Whenever AU students are asked why they go to the University, one of the most common answers is the location. While the school is a bit removed from downtown Washington, the location is a sweet spot because it offers relatively quick access to the core of the city while maintaining a typical small campus feel.
For some students, the Kennedy Political Union (KPU) can seem obscure. An email sent by them only a few days before an event means that there are many undergraduates who would love to attend but can’t because they have plans, homework or work.
The following piece is satire and should not be misconstrued for actual reporting. Any resemblance to a student, staff or faculty member is coincidental.
In the last few years, the issue of food insecurity on college campuses has earned an increasing amount of attention from media outlets and administrators alike. At AU, the conversation has morphed into questions about the affordability of meal plans, as well as the use of the University’s food pantry.
After several years as the provost at Marquette University, Daniel Myers has made the transition from a Golden Eagle to an AU Eagle.
Two major academic programs, AU Honors and AU Scholars, will undergo significant changes next semester.
Just months after Amazon’s November announcement to divide its second headquarters (HQ2) between New York City and Arlington, Virginia, the tech company chose to scrap plans for its Queens location in February, after backlash ensued over the impact the company could have on the area.
When AU Players canceled their spring 2019 production of Reginald Rose’s “12 Angry Jurors,” last year, Julia Harris, a senior in the College of Arts and Sciences, ventured to put on the play independently.
Wonk Cat. Wonk Bus. Wonk of the Year. The term “wonk” is more than just a branding campaign for American University students these days—it’s a lifestyle.
John Kasich, the former Ohio governor and 2016 Republican presidential candidate, accepted the Kennedy Political Union’s Wonk of the Year award at Bender Arena on March 21 and spoke about bipartisanship, student political involvement and the possibility of another presidential run.
A couple of weeks ago, I wrote an article sharing the importance of being critical about all candidates running for the Student Government executive board. I also discussed the unique challenges that came with my complex identity, and the backlash I received when I challenged the status quo within student government.
On March 21, The Eagle invited candidates for the 2019-2020 Student Government executive board to speak with our editorial board about their platforms and answer questions about their vision for SG next year. Of those candidates, the editorial board has decided to endorse four.
A few weeks ago, AUSG President Valentina Fernández wrote what I believe to be the best explanation of what makes a good Student Government president. In her Medium post, Fernández rightly suggested that our campus needs leaders who care more about the substance behind issues and less about crafting a good sound bite. In her words, students deserve a leader who will “commit even in hidden rooms when there is no glamour in a student media news article or a social media post.”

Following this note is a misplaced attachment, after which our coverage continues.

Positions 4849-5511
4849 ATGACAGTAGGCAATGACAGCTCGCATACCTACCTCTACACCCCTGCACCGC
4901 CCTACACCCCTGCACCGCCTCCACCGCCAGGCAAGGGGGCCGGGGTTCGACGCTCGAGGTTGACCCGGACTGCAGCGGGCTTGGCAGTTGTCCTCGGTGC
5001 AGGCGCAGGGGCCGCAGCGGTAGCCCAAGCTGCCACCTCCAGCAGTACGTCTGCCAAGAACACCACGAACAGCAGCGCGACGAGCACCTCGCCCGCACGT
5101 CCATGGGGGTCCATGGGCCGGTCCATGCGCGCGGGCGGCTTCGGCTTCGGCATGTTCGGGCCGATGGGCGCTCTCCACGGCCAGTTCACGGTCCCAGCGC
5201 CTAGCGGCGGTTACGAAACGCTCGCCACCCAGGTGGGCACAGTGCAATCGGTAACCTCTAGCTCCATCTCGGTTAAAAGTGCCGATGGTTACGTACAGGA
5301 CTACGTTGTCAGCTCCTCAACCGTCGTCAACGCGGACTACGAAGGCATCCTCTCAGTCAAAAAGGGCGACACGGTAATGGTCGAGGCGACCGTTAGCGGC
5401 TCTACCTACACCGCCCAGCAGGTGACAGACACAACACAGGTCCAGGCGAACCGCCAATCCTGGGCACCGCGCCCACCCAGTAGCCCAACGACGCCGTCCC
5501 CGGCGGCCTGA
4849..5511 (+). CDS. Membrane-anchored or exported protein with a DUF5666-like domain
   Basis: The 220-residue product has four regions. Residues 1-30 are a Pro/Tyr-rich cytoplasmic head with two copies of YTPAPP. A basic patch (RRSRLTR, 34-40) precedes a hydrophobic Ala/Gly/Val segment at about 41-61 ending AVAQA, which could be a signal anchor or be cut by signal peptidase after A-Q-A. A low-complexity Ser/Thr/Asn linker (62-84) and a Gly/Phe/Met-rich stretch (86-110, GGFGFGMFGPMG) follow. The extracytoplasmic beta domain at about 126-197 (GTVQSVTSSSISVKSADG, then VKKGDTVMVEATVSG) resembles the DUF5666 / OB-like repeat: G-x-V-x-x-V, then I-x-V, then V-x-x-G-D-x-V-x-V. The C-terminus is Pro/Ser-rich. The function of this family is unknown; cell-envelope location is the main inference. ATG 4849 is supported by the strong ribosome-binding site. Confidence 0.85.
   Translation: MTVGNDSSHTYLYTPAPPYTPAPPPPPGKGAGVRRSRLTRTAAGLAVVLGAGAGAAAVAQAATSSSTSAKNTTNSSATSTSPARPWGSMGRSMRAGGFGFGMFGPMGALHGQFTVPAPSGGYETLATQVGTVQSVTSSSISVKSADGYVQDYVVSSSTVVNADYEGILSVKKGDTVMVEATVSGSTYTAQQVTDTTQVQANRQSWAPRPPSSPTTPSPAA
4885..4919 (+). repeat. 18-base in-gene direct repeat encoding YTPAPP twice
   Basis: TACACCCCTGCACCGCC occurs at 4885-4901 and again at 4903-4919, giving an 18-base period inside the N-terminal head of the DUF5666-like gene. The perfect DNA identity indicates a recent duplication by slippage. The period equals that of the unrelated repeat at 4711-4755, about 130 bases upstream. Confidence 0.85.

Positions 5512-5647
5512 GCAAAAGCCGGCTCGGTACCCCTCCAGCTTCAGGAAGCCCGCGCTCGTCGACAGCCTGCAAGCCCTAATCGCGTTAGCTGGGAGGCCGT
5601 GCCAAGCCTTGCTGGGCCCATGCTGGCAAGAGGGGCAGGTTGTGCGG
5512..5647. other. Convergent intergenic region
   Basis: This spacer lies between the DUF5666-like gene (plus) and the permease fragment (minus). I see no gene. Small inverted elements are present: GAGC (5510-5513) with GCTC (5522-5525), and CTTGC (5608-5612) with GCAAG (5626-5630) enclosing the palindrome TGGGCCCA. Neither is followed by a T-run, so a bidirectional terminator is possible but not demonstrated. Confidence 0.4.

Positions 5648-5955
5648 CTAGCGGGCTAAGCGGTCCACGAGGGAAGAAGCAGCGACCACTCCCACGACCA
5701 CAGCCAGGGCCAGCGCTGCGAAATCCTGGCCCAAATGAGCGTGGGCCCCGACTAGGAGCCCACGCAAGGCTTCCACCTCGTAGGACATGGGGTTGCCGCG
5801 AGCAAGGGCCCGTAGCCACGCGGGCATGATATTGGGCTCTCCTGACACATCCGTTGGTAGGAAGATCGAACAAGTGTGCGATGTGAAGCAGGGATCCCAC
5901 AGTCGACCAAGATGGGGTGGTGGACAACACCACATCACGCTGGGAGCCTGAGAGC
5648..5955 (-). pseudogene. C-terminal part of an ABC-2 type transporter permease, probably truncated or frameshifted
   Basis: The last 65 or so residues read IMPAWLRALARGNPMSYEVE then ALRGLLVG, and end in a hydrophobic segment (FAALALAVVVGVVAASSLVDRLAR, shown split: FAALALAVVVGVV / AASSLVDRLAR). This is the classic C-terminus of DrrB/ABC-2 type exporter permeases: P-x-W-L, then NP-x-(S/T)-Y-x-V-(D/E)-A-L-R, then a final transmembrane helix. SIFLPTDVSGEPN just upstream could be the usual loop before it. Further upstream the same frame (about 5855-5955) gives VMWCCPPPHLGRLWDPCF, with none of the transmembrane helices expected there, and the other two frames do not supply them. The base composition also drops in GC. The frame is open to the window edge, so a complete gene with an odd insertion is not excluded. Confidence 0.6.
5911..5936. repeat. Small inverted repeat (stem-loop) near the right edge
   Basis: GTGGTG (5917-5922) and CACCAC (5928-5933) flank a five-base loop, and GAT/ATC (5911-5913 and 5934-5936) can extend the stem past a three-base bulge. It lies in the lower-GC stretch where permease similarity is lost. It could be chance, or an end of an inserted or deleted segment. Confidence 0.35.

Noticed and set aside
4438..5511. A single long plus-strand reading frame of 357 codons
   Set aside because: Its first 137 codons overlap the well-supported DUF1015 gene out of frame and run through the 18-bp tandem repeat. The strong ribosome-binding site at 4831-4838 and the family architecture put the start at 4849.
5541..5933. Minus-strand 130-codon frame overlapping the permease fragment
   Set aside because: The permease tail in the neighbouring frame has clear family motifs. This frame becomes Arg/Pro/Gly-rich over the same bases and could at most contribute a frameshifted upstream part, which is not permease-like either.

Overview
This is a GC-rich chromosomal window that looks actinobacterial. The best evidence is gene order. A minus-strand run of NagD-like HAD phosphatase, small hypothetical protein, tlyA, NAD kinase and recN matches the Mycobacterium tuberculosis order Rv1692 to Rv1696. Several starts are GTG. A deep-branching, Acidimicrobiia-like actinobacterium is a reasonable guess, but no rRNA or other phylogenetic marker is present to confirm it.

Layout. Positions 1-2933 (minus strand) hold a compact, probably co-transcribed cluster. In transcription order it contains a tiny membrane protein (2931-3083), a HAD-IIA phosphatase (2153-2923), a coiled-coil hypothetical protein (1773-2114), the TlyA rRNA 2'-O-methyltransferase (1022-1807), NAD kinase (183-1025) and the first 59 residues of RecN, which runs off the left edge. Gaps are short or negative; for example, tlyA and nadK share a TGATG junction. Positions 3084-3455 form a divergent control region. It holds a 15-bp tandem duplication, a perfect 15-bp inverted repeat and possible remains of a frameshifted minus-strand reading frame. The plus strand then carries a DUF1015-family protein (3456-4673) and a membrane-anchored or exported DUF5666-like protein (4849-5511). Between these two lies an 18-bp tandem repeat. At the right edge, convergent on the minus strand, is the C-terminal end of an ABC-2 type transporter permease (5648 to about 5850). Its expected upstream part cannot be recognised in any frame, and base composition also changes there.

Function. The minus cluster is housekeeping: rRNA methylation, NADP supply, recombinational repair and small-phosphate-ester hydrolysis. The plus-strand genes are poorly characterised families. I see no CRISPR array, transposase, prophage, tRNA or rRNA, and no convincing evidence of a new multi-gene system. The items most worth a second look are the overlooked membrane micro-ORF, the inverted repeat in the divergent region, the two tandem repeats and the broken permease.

In basketball, there are some days when teams come out and simply can’t put the ball in the basket. Friday night was one of those games for the AU women’s basketball team, as it lost 64-45 to Penn in the first round of the WNIT.
Students come to college excited to learn more about their passions and embark on academic journeys that will one day fuel their careers. Many are disheartened to find that, instead of diving into what interests them most, they have to spend their first few semesters fulfilling tedious university requirements, including freshman transition courses.
Candidates for the 2019-2020 Student Government executive board discussed their platforms and goals at a candidate forum held by AU College Democrats on Wednesday, the first forum of its kind this election season. Voting begins on Monday, March 25 at 12 p.m.
Following a student-led protest against AU’s increasing tuition, members of the university administration are responding their thoughts of the student-led movement.
Before graduating from AU last May, Jeric Kasunic had an idea of what his future was going to be like. He was going to use his undergraduate business degree and find a job in finance.
While the film and media arts program in the School of Communication has only been around for about 40 years, the young program has managed to produce award-winning alumni, including SOC alumnus Charlie Wachtel. Wachtel earned his first Academy Award on Feb. 24 for Best Adapted Screenplay for his work on Spike Lee’s “BlacKkKlansman.”
As an AU student in the midst of the Watergate scandal, Susan Zirinsky rode her moped along Massachusetts Avenue to and from the CBS Washington bureau. Knowing that history was unfolding right before her very eyes, she found her passion for journalism.